The Difference between Mercy and Grace

Grace and mercy are not the same thing although they both come from God.  Grace is what we receive that we do not deserve while mercy is what we do not get that we do deserve.  He gives the one (grace) and withholds the other (mercy) and that is why we ought to give thanks to God for His goodness.  What we do deserve is the wrath of God (John 3:36), instead He refrains from giving us what we truly deserve (mercy) and then extends to us what we could not earn in a million years (grace).


If you have not yet repented and put your trust in the Savior, He will be your judge someday (Rev 20:11-15).  The wrath of God remains on you and you are storing up wrath every single day (Rom 2:5).  Someday the wrath of God, currently being held in check by the dam of His mercy, will burst forth and be poured out on you and from such, there is no escape.  God has made a way to escape the rightful and just wrath of God.  He poured out His wrath on Christ at Calvary so it wouldn’t have to be poured out on you.  If you trust in Christ, then the Father will see you as having Jesus’ own righteousness because He made Jesus sin for us (2 Cor 5:21).  Will you at least think about this?  What is done today can never be undone in eternity.  You have a choice to make.  Will you receive grace and mercy from God today or will you receive the deserved wrath of God some unexpected day?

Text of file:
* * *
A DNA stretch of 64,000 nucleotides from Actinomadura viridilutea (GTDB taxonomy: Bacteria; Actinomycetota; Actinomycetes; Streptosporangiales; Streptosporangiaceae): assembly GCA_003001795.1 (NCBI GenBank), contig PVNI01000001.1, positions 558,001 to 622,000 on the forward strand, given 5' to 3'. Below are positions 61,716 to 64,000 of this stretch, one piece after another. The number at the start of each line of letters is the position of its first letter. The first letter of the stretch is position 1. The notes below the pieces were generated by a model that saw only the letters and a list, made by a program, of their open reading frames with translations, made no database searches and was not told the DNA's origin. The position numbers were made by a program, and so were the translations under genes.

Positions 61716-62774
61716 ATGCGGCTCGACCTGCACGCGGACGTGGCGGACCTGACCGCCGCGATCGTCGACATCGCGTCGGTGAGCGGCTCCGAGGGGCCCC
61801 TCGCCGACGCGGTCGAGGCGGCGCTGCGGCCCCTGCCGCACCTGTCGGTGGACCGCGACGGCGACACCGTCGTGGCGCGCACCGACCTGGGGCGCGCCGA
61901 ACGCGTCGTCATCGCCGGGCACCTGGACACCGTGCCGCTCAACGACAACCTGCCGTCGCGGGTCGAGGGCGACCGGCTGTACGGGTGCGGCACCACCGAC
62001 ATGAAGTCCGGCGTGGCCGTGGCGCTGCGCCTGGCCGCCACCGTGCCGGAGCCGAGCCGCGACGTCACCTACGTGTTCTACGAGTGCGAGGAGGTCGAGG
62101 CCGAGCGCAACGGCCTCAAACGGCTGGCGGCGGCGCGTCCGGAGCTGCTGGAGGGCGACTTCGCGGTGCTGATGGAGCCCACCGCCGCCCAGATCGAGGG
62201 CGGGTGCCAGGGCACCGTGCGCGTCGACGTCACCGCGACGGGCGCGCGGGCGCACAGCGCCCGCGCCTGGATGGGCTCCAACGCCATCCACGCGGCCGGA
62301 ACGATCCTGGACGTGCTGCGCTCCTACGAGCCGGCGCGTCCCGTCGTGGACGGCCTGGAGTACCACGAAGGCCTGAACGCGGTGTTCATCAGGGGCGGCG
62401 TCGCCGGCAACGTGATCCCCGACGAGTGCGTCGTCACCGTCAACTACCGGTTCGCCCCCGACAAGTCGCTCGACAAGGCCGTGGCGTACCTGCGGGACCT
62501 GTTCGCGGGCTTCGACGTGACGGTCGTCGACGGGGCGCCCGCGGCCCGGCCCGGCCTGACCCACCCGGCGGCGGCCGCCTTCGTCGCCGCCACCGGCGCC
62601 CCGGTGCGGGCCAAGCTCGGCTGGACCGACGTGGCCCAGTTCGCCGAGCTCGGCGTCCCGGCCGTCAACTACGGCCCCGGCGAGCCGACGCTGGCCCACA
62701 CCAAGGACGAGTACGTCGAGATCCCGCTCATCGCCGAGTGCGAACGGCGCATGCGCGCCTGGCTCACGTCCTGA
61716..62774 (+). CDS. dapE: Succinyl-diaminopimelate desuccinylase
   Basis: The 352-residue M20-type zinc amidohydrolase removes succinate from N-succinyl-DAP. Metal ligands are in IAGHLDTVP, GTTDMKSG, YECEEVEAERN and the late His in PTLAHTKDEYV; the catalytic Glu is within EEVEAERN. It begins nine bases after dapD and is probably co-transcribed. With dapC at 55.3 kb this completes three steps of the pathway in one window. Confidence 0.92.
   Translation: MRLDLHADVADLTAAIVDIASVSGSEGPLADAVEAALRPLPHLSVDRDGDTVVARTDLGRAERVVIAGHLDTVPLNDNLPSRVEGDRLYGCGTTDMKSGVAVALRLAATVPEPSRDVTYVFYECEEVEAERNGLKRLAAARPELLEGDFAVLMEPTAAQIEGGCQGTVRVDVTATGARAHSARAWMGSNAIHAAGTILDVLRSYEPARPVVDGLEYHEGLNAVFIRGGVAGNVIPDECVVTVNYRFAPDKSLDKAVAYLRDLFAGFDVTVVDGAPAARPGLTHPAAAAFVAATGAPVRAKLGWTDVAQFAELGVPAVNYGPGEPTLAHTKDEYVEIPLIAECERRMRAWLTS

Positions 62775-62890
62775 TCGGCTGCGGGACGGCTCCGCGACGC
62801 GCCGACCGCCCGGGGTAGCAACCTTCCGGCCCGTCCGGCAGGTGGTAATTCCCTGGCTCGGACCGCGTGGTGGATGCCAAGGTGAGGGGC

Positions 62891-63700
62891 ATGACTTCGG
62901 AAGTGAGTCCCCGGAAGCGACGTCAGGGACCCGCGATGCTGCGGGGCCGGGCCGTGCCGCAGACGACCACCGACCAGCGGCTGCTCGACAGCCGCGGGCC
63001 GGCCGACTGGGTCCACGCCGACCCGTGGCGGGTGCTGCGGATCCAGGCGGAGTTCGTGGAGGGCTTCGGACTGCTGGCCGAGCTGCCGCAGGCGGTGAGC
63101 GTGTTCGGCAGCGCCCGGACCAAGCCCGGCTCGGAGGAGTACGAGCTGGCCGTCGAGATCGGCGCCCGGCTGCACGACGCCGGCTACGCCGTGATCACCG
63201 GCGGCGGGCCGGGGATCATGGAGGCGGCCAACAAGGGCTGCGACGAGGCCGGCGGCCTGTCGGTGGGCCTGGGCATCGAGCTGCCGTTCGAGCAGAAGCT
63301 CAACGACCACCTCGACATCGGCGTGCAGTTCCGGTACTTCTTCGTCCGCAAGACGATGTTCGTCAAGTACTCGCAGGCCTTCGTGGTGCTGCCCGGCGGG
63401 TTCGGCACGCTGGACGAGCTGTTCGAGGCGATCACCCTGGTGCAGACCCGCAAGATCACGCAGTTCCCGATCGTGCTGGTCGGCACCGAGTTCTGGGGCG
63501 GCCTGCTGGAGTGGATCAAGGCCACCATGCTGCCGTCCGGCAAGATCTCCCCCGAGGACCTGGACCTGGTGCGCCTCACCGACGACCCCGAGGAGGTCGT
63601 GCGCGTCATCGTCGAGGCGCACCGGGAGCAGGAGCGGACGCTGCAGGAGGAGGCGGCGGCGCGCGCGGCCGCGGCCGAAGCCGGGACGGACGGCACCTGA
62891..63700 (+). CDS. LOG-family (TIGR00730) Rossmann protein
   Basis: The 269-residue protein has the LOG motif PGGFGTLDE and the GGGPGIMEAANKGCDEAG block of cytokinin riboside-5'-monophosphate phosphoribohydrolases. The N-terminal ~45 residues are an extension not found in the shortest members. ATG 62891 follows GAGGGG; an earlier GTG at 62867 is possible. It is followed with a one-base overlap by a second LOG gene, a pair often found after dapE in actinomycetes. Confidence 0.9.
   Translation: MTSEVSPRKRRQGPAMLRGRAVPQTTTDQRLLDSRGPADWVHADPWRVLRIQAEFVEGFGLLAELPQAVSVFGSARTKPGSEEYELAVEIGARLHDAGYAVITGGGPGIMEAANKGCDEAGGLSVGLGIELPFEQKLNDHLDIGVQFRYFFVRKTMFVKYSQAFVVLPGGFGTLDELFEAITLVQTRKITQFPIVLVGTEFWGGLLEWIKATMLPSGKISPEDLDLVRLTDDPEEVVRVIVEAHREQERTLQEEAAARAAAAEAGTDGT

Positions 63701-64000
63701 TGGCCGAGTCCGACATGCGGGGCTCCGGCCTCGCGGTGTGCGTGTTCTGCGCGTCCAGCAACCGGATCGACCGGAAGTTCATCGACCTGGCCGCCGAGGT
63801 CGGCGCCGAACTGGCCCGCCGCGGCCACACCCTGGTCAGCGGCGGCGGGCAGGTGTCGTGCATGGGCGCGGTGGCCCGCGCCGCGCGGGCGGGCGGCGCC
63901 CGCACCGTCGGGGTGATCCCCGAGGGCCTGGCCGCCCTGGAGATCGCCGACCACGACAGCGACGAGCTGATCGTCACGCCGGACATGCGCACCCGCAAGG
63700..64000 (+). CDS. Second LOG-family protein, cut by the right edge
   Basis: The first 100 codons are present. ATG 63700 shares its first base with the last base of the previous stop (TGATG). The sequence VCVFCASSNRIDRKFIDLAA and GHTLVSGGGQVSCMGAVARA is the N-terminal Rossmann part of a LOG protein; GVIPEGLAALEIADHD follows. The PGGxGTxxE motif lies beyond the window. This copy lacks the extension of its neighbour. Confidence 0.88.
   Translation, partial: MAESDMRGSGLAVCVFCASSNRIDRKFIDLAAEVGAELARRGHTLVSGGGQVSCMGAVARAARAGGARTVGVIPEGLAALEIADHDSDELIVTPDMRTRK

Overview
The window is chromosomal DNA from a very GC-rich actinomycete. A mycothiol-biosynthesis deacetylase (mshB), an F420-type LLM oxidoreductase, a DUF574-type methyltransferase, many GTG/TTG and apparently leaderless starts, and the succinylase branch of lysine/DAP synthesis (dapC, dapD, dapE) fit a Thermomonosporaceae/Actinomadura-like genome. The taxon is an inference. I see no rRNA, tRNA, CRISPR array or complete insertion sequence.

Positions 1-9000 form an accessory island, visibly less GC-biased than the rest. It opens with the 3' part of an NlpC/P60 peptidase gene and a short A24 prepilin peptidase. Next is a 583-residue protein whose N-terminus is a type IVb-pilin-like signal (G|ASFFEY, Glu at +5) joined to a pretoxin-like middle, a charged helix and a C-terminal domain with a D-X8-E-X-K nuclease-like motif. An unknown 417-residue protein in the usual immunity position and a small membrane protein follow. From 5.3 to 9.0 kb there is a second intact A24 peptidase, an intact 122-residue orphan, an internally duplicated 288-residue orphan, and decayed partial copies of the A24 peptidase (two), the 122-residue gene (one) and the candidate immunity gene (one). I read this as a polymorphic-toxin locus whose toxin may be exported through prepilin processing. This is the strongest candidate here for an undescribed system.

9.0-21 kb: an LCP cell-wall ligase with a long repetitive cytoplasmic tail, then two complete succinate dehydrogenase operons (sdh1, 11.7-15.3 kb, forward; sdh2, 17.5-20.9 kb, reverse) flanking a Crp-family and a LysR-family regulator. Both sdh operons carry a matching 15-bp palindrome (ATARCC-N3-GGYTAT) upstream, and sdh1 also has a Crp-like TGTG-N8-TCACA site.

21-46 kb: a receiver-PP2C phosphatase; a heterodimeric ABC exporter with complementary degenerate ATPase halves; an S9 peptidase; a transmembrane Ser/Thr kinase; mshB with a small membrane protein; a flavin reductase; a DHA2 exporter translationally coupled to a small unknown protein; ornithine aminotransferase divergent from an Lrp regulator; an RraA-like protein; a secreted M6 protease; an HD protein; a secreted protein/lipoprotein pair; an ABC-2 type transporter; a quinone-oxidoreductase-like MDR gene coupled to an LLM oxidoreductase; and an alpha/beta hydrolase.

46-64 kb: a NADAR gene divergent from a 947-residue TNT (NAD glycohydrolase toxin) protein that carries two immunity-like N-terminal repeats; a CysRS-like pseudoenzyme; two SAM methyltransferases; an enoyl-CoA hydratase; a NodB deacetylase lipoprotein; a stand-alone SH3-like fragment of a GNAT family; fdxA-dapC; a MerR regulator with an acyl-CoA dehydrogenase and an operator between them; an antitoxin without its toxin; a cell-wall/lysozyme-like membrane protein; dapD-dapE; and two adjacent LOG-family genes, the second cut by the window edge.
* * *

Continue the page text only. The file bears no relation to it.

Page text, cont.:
Another Reading on Patheos to Check Out: What Did Jesus Really Look Like: A Look at the Bible Facts

Article by Jack Wellman

Jack Wellman is Pastor of the Mulvane Brethren church in Mulvane Kansas. Jack is also the Senior Writer at What Christians Want to Know whose mission is to equip, encourage, and energize Christians and to address questions about the believer’s daily walk with God and the Bible. You can follow Jack on Google Plus or check out his book  Blind Chance or Intelligent Design available on Amazon.

photo credit: Martin LaBar (going on hiatus) via photopin cc